I don’t know that there’s any moral to this story. It’s just something I remembered at random the other night while I was trying to fall asleep.

Except perhaps that the good child sitting quietly and politely with an expression of vague interest on their face is quite possibly imagining a herd of animals breaking into the building and trampling innocent bystanders to death. Which is probably an important thing to keep in mind.


KEVIN: Long blog post, I see. I’ll have to read it later.

ME: Oh, don’t worry. It’s just about how I used to fantasize about wild animals overrunning the church when I was bored.


ME: Like you never did that!

KEVIN: …ah…um….*pained expression* I…no comment.

ME: No comment like “Yes, of course I did!” or No comment like “No, you freak, nobody else did that”?

KEVIN: No comment like “If I say yes, it’s a lie and it might lead to yet another revelation about your bizarre childhood, and if I say no, you might feel bad.” So no comment.

ME: …fair.


*and which I myself would use as part of the eventual Christmas pageant, which was always called “Angels Aware”** and was basically a narrative about angels watching Christmas. I was a singer, because if you were in Sunday school, you didn’t really get other options. We had to stand in the bottom rows of the giant green “Living Christmas Tree” that they built to hold the choir at Christmas. Basically a pair of round green bleachers with lights strung on it.

**I have yet to meet anyone who has GOOD memories of Christmas pageants, although the Mormon tabernacle near us had an elephant at theirs. And camels. We unbent our theological restraint long enough to go see the elephant. It was only on stage for a few seconds and dressed as a member of the Nutcracker Suite ensemble. Yes, that is just as messed up as it sounds.

***I had eclectic tastes in reading material.

Originally published at Tea with the Squash God. You can comment here or there.


As an adult, I have the issue that I will daydream a scene, and then I will get bogged down in the backstory and the scene itself ends up sort of dissolving under the weight of justification and motivation. This is a horrible thing to do to daydreams.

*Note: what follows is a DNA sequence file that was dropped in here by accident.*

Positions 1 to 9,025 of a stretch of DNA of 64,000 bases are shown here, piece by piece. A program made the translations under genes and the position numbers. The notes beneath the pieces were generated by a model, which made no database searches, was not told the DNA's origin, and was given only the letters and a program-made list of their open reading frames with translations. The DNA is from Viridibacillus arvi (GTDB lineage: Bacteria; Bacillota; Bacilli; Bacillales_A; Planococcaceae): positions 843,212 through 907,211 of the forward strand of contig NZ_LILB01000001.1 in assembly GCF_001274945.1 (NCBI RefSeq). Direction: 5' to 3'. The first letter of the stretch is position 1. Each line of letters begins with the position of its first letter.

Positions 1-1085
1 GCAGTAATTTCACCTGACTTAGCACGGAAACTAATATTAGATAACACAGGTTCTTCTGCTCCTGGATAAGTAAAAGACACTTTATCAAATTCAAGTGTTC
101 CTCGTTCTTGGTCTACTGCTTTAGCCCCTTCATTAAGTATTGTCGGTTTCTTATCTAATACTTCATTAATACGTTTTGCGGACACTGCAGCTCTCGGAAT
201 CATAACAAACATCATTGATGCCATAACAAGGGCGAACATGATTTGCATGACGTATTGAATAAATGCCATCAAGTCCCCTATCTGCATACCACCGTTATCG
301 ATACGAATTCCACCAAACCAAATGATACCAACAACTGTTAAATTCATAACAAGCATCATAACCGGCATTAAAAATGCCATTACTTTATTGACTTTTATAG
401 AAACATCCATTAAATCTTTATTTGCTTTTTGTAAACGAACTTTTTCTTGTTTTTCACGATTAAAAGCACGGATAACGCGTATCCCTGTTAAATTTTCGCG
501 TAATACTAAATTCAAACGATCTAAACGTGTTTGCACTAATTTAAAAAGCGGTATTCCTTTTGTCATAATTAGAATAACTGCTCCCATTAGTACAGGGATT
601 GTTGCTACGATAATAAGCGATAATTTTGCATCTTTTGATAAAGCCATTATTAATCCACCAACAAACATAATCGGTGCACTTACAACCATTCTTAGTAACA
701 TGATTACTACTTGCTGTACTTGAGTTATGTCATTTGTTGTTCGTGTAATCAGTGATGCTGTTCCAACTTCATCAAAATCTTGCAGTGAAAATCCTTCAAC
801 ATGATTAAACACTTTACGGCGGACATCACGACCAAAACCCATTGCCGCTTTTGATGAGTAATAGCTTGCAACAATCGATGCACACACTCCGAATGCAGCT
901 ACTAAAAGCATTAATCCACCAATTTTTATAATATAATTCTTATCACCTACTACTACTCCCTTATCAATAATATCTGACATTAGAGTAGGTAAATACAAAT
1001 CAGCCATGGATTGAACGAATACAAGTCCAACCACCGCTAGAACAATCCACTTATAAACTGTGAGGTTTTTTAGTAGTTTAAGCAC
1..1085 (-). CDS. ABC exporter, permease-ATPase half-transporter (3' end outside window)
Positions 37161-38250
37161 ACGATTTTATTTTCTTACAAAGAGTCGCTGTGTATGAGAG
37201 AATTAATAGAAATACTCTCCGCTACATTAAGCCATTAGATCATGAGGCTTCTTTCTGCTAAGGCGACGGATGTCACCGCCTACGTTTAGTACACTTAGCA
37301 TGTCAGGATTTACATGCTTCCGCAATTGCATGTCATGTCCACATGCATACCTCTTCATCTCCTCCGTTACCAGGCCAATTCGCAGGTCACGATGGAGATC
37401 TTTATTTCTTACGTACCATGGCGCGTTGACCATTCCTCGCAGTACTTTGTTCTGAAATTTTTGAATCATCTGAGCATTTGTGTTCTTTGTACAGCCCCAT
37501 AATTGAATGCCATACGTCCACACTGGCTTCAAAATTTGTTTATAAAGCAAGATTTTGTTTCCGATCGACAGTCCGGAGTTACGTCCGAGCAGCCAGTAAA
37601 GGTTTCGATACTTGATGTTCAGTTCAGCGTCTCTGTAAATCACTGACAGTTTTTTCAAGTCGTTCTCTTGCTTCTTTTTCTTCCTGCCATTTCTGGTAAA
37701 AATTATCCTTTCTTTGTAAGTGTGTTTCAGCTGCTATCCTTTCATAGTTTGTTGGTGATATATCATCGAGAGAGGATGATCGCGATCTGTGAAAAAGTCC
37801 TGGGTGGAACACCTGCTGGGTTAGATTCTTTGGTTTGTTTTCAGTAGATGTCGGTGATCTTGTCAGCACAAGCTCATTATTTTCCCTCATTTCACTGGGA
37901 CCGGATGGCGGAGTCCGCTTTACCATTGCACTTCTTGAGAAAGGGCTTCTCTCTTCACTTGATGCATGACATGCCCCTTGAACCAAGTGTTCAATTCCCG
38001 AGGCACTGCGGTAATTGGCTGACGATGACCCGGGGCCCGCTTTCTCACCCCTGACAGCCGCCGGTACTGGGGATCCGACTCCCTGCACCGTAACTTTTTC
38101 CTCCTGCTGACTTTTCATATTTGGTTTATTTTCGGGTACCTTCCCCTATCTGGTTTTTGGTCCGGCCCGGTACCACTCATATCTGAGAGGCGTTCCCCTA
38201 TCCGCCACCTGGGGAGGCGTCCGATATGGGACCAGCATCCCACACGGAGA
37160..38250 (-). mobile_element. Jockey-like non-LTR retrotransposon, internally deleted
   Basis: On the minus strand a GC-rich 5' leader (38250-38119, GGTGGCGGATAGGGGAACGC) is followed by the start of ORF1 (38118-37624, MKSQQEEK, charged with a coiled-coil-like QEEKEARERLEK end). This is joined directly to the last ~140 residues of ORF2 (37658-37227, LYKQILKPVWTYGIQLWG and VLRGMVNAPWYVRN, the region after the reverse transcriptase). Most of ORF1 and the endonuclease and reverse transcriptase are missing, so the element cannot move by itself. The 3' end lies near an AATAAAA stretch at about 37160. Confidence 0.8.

Yes, this. Many is the daydream as an adult that I've accidentally squashed with "but why am I here doing this?"

I suspect that the moral of your story is you were one creative, awesome 8 year old and you never made that inner 8 year old grow up even if the rest of you has to be slightly older than 8 years old *grin*. Lesson a lot of adults I know should have taken to heart.

I still daydream stories like that. Its problematic when I'm actually trying to write a story, and my brain refuses to care about the inbetween-plot-bits and is completely satisfied going "things happen and now we're on to the next really good scene. This one has ninjas."

I was going to reply saying:

My fantasies are STILL about scenes. My biggest problem in writing is the need to have a plot of some sort of justify the existence of all the beautiful, intricately envisioned, emotionally intense scenes and the snippets of dialogue that I've been cheerfully dreaming up while in the shower or driving down the freeway. And plots are hard.

Maybe I should write for children:p

My parents let me draw during church. I'd be given a little notebook and a pen and told that I could go to town except during the homily. Child logic ran something like this: church is a special place, where we have to be respectful and think of Jesus. Therefore, drawings in church should be Jesus-themed. Hey, look, there's a model of Jesus right there in front of us! But... isn't Jesus supposed to have suffered for us? Like, a lot? Isn't it more respectful to show just how much He suffered, instead of looking vaguely bored, seeing as how that could really drive the message home?

Thus, my parents were, by the end of mass, proudly shown the crucified Messiah writhing in agony and pouring blood and gore everywhere. I remember Mom threatening to send me to a Spanish convent, because that's the only place they'd be into that kind of thing.

I've tried relating this story a few times as an adult, with a sort of chuckle about damn aren't kids weird, and I keep getting back absolute horror and "Why would you do that??" Umm. Because that's what makes sense when you're eight?

Then there was also the time that I almost got kicked out of Sunday school because I tried to write something from the point of view of the mob that condemned Jesus. But I think that's less "damn aren't kids weird" and more "damn but adults don't actually listen."

I had one of the kids I used to teach in Sunday School draw me a Darth Vader Jesus. I never did quite get an explanation out of her for why. But I have it stuck to my fridge anyway, because Darth Vader Jesus!

It's probably for the best that I never came up with such a thing, as I'm a pastor's kid and would undoubtedly have made it happen up to the limits of my eight-year-old abilities.

(Or perhaps more likely when I was eleven and our church was also my elementary school, so any rhinoceros damage would do double duty.)

Love you're bizarre childhood. :)

How Jungian is that? What a great image.